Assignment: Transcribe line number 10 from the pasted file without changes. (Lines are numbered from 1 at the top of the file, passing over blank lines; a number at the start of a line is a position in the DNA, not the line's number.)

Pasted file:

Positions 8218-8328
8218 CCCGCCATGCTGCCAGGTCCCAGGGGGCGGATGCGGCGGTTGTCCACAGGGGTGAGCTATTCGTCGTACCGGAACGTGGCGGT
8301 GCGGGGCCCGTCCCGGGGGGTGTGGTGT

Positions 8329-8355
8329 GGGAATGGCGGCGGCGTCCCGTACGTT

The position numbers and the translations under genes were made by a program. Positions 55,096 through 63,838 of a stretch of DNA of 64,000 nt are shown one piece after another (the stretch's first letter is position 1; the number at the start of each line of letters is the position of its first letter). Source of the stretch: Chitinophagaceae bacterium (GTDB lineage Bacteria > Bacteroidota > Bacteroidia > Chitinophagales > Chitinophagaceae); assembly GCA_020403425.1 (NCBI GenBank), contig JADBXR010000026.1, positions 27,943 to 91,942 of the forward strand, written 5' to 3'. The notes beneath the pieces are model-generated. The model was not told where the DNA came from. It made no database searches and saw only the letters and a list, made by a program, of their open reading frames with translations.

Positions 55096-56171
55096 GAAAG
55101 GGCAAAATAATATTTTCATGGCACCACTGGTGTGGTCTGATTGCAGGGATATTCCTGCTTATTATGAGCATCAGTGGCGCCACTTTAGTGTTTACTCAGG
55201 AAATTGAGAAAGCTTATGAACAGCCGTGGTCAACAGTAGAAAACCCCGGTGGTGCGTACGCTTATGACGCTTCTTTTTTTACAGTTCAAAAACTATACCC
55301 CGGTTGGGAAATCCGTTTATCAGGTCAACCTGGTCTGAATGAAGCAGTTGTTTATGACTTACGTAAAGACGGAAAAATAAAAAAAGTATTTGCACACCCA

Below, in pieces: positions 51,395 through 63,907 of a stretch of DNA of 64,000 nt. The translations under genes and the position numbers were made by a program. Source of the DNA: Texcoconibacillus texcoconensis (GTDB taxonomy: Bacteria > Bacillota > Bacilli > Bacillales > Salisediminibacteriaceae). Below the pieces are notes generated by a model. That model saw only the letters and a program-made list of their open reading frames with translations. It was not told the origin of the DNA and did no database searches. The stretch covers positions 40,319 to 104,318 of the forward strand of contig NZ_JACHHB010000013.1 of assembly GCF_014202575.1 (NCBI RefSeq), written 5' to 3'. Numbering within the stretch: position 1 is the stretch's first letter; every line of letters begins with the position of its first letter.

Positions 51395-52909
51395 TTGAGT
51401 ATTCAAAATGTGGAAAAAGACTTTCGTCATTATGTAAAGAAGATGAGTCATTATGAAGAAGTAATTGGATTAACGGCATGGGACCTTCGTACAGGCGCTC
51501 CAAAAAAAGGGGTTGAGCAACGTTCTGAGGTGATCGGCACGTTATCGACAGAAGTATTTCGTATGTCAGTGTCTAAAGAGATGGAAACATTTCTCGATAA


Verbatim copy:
55201 AAATTGAGAAAGCTTATGAACAGCCGTGGTCAACAGTAGAAAACCCCGGTGGTGCGTACGCTTATGACGCTTCTTTTTTTACAGTTCAAAAACTATACCC